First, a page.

You probably didn’t realise that all those numbers – the financial DNA of the business – can tell you a lot more than you thought.  They can tell you why the business is not growing or is struggling to meet targets. They can reveal why there is less money in the bank account [again] than there was last month.

The financial numbers ARE the story of the business. Numbers don’t lie. They are one of the few objective indicators of how a business is performing and where the problems are.  Ironically, financials are the most overlooked area of business coaching with the majority of practitioners choosing to specialize in leadership, sales or marketing disciplines.  Unfortunately, without a solid understanding of financials, it is impossible to coach effectively and produce predictable results.

Regardless of any justifications you (or your business coaching clients) use to explain why the business is not performing – the economy, the shortage of ‘good’ staff, competition, supply chain issues etc. – the numbers tell the truth and can lead you to the solution. You just need to learn HOW to use them to your advantage.

You need a bit of Financial Foreplay.

Are You Avoiding The Numbers?

When is the last time you took two hours out of your week to analyze the financial statements of a client or your own business?  Can you honestly say that you know exactly where you (or they) are at and WHY?  Do you sometimes wonder what the numbers are trying to tell you?  Are you guilty of wasting money chasing new leads and sales instead of fixing the business and making it more profitable?

Most business coaches and business owners make the mistake of assuming they can improve the business by examining the Profit and Loss and Balance Sheet on a monthly basis.  Unfortunately, these statements only tell part of the story.  In fact, you cannot measure the cash flow position of a business by looking at the bank balance or examining the financial statements at a specific point in time.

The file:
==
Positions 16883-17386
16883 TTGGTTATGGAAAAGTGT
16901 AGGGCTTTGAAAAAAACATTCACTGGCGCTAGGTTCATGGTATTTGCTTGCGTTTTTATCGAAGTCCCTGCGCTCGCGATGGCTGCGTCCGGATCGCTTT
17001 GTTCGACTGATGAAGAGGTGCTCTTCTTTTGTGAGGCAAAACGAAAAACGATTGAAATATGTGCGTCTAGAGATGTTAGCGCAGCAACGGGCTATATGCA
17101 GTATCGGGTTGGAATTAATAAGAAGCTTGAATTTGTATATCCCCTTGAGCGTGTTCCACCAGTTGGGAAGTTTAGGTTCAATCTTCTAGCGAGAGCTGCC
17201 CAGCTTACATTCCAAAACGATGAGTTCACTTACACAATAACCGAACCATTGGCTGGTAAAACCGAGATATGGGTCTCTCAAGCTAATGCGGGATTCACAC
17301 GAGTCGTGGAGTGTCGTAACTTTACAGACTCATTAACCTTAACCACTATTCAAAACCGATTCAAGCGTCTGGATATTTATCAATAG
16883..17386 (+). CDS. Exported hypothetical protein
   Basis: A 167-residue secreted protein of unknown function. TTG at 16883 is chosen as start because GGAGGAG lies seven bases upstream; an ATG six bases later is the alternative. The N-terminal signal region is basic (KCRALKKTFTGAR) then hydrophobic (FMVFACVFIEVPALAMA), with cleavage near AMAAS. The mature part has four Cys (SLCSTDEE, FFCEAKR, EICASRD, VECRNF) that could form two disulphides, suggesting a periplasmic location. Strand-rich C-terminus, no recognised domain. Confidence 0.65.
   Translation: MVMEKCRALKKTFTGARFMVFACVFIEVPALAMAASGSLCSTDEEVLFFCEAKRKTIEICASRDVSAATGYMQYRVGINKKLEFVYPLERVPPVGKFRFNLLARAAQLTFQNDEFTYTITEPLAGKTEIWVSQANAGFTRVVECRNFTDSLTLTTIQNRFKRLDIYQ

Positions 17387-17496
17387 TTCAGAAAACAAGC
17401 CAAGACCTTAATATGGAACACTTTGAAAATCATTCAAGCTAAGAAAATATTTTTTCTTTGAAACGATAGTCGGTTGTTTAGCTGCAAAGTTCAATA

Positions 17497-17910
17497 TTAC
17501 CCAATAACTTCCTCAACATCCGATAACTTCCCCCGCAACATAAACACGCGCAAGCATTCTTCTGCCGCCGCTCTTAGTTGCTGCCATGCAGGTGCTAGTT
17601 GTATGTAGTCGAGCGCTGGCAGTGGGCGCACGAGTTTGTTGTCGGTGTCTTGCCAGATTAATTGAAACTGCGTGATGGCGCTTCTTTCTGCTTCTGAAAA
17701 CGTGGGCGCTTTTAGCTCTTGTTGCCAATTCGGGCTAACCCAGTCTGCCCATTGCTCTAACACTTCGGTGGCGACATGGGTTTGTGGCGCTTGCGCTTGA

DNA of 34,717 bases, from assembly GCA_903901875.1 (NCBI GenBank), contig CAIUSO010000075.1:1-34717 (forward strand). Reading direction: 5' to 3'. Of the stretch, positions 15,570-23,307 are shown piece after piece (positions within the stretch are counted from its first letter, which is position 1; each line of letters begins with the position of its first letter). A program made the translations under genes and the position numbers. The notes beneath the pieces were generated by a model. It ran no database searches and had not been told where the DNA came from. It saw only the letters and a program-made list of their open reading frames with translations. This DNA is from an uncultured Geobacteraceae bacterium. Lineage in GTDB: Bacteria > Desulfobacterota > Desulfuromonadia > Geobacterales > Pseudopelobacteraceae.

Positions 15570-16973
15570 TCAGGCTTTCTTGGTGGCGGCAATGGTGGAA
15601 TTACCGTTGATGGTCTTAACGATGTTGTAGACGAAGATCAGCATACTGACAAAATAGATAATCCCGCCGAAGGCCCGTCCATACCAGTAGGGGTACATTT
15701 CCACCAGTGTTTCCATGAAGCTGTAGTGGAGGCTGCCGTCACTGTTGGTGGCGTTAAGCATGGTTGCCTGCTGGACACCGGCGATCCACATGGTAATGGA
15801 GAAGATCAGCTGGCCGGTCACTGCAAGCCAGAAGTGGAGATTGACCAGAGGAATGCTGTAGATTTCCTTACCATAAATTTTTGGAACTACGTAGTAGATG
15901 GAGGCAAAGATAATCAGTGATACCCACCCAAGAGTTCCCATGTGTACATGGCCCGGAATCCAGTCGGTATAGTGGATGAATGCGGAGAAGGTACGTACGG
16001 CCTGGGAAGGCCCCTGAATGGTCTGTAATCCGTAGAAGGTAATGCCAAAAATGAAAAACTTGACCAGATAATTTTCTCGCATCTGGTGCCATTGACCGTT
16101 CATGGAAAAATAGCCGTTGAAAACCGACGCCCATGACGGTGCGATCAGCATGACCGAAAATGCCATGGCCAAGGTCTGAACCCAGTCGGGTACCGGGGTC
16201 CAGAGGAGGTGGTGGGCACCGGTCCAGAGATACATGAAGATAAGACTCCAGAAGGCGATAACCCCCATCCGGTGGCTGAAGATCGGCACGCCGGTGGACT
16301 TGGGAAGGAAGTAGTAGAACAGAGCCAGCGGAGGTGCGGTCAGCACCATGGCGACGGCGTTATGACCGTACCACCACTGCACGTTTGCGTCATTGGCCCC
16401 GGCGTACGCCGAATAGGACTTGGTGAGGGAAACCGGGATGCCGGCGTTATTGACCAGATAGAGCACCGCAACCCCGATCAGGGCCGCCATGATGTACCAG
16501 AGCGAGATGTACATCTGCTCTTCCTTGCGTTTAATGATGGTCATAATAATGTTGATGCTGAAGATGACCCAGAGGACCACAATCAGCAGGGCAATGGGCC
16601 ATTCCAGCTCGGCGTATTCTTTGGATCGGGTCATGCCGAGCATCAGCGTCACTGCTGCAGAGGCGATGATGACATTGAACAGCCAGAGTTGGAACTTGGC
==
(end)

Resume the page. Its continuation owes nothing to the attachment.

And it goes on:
This is because most businesses use what’s called ‘accrual’ accounting. Rather than recording ‘money spent’, they record spending as ‘money spent plus money committed to be spent’. So if stock has been purchased on account, accrual accounting includes the value of that purchase from the point it is made – not from the point when the account is paid. Accrual accounting takes into account the amount of money that has been spent plus committed to be spent in the future. The same thing happens in reverse with earnings – it includes money received plus money expected to be received. When a sale is invoiced with 30 days to pay, the value of that invoice is included in accrual earnings even though the money won’t be received for at least another 30 days.

Therefore, when accountants talk of ‘profit’, then, they usually mean ‘accrued profit’ as opposed to what we would call ‘real or cash profit’. Accrued profit is the expected real profit after ‘spending already committed to’, and ‘earnings expected to be received’, are
taken into account along with real (cash) spending and real (cash) earnings. As a result, the profit showing on an Income (or Profit and Loss) statement is a more complicated and less useful representation of the current financial situation of a business.  Net profit cannot be relied upon in isolation to gauge the financial health of a company.

Stated another way, cash flow must be tracked over a period of time and can be measured by the following calculation:

Net profit (year to date)

+/- changes in inventory

+/- changes in accounts receivable

+/- changes in accounts payable and GST and

+/- changes in fixed assets

=  Cash Flow

Changes in these 4 items on the Balance Sheet have a significant impact on the cash flow and viability of a business. That is why getting inventory levels right, optimizing receivables and payables and investing only in assets that generate a return, is critical when coaching a business of any size.  In fact, a coach can often have more tangible impact and influence on a business by focusing on these 4 areas than on directing effort towards gaining new customers and increasing sales.  And oftentimes, it costs the business very little to implement highly effective strategies in these 4 areas.

In practice, it is vital to have an eye on both real profit (cash flow position) as well as accrued profit. It is a common error to focus solely on accrued profit – an error which has the potential to send a business to the wall prematurely.

Are You Sure It’s Profitable?